Does Occupational Training for Offenders Reduce Crime?


Prison Work Program Rated “No Effects” 

Minnesota’s Affordable Homes Program is a prison work program designed to increase the availability of affordable low-income housing while training inmates in the construction industry. The program is rated “No Effects” through the US Department of Justice’s Crime Solutions database. While the program did show some significant effects on participants gaining employment in the construction field, there were no significant effect on other postrelease employment, rearrests for new offenses, felony reconvictions, or new crime reincarceration.

Program Goals

The Minnesota Department of Corrections (MDOC) manages the Affordable Homes Program (AHP), a prison work crew program that trains prisoners in construction, building, and remodeling low-income homes, while they serve time. Established in 1998, AHP was designed to increase affordable low-income housing in Minnesota while providing prisoners with occupational skills and positive work habits to help secure employment after their release from prison.

Target Population

To be eligible for AHP, prisoners must a) be minimum security; b) have no outstanding misdemeanor, gross misdemeanor, or felony charges; c) have made no escape attempts in the last 5 years; d) have no history of sexual offenses; e) have no discipline violation in the last 6 months resulting in segregation or extended incarceration; f) pose no risk to the community; g) have a positive attitude; and h) be physically capable of performing the work.

Program Activities

AHP provides hands-on field training designed to help prisoners find employment in the construction industry after their release from prison. Work crews are made up of up to 10 prisoners who are housed in local correctional facilities, such as county jails, in order to be more accessible to the community that they work in.

Prisoners work four 10-hour days a week under the supervision of an MDOC employee who is a master tradesman. Each crew is supplied with a van for transportation and a trailer for their tools. Prisoners are paid an hourly wage that varies from $1.00 to $1.50 and is used to pay restitution, for release money, or is saved in an account until the prisoner is released.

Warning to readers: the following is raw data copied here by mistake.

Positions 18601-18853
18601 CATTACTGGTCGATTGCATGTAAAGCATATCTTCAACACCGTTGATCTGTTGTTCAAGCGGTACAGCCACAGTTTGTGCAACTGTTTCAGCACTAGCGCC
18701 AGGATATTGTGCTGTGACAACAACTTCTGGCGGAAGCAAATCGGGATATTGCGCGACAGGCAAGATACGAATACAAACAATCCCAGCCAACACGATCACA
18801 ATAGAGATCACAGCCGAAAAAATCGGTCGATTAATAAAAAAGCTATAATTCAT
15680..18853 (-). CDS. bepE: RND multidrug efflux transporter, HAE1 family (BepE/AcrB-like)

Evaluation Outcomes

Overall, Bohmert and Duwe (2012) found that the Minnesota Affordable Homes Program (AHP) had some significant effect on program participants’ likelihood of gaining employment in the construction field following release from prison. But there were no significant effects on gaining employment in other fields, nor on measures of rearrests, reconvictions, and reincarceration following release from prison. Overall, the preponderance of evidence suggests the program did not have an impact on participants.

Postrelease Employment

The results showed that participants of the AHP were 2.41 times more likely to gain employment in the construction field compared with the comparison group. However, when looking at gaining employment in other fields, there were no significant differences between the AHP participants and the comparison group.

Rearrest for a New Offense

AHP had no significant effect on rearrest for a new offense.

Felony Reconviction

AHP had no significant effect on felony reconviction.

Reincarceration for a New Crime

AHP had no significant effect on reincarceration for either a new crime or a return to prison for any reason.


Note: There is data throughout this site (search “employment”) indicating that training and employment programs reduce future criminality, but not by much. Not all studies (like the one above) show a reduction in recidivism.


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